SA right-to-die case may help NZ woman
Cape Town - A New Zealand lawyer with terminal brain cancer wants a doctor to help her die, and reportedly intends to use the recent South African assisted suicide ruling to boost her court case.
On Saturday New Zealand-born Professor Sean Davison, who founded the organisation Dignity SA, which backed the local assisted suicide case and which now backs the New Zealand case, told Weekend Argus it was apparent the South African ruling was having an international impact.
“This is having a ripple effect around the world. It’s all gaining momentum.”
Davison said he was trying to get in touch with brain cancer patient Lecretia Seales, 42, whose legal team filed papers in the High Court of New Zealand about two months ago arguing that her doctor should not be prosecuted for helping her die with her consent.
The case mirrors the South African one, which saw terminally ill Robin Stransham-Ford, 65, a retired Cape Town advocate, turning to the courts in his bid to die with the help of a doctor.
On April 30, the Pretoria High Court ruled that Stransham-Ford, who had prostate cancer and who died naturally just before the judgment was delivered, could have a doctor help him end his life without fear of prosecution.
Seales’s case is expected to resume on May 25 and the New Zealand Herald reported that her lawyer, Dr Andrew Butler, said he would rely on the South African case, as well as a similar Canadian Supreme Court judgment delivered in February, as precedents.
The New Zealand Herald reported that 12 years ago a bill to allow euthanasia for the terminally ill was lost by two votes, and quoted Davison saying he was surprised New Zealand had made no progress on the matter since then.
Davison was quoted saying: “It’s a basic human right, at the core of our humanity… This is what New Zealand should be leading the world on.”
Davison served five months’ house arrest in New Zealand in 2011 for helping his mother, Dr Pat Davison, die.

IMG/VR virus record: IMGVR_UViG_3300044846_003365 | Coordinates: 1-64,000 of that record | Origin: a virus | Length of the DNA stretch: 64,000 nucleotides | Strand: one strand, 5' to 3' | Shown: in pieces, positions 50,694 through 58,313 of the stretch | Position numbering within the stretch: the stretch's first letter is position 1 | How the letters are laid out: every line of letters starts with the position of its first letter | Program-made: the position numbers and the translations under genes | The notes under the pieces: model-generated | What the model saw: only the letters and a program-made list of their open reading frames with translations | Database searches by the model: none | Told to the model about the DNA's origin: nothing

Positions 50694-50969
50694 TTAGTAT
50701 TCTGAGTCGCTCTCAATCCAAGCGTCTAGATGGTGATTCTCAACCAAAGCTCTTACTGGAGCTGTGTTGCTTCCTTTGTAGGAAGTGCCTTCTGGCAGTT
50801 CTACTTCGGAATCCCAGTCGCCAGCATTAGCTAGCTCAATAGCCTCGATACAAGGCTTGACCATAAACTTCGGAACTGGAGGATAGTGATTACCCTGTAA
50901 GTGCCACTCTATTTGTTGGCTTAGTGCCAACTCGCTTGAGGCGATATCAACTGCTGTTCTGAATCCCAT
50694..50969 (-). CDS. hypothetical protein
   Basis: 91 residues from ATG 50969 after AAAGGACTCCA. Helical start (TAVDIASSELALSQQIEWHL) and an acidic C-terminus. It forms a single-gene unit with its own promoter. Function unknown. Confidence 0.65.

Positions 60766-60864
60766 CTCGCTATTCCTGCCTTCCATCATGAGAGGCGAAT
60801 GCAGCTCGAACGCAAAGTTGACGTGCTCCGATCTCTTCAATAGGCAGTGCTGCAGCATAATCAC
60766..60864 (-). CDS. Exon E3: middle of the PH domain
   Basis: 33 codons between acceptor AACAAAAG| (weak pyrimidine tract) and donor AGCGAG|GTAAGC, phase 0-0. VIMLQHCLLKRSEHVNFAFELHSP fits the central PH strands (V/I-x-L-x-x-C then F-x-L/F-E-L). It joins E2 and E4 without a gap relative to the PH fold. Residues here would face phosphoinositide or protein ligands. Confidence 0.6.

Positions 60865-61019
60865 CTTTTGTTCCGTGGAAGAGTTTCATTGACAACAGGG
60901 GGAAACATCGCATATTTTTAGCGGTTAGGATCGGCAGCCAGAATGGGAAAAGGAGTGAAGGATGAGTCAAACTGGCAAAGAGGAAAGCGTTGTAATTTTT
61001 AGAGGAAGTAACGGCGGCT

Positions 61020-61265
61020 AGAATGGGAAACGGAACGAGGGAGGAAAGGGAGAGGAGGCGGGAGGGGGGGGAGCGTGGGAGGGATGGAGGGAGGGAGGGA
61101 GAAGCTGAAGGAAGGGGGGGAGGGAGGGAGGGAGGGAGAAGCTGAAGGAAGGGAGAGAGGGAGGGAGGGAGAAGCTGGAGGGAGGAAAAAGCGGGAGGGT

On Saturday he told Weekend Argus that while the law in South Africa involving medically assisted suicide had not changed, Stransham-Ford’s case and the debate around it was propelling the cause.
“South Africa’s leading the world here.”
Davison said he was following Seales’s case and wanted to offer her his support.
On the day of the Pretoria court ruling in Stransham-Ford’s favour, a link to an article on it was posted on Seales’s Facebook page, Lecretia’s Choice.
According to Seales’s website, she was diagnosed with brain cancer four years ago. She underwent surgery to reduce the tumour, but it could not be completely removed, and until last year she was receiving radiotherapy and chemotherapy.
In January this year her health declined and she had no other medical alternatives.
“She began to review her end-of-life alternatives. She discovered that if she is very lucky, she might die quickly, but that the more likely outcome was that she would have to undergo a drawn out, undignified death, after losing her mental faculties and all quality of life.
“Her other alternative is a violent, lonely and traumatic suicide at her own hand, which would rob her of a few precious weeks or months of life that would be worth living,” it said.
Seales’s website said she wanted the choice to have a physician assist her suicide or death.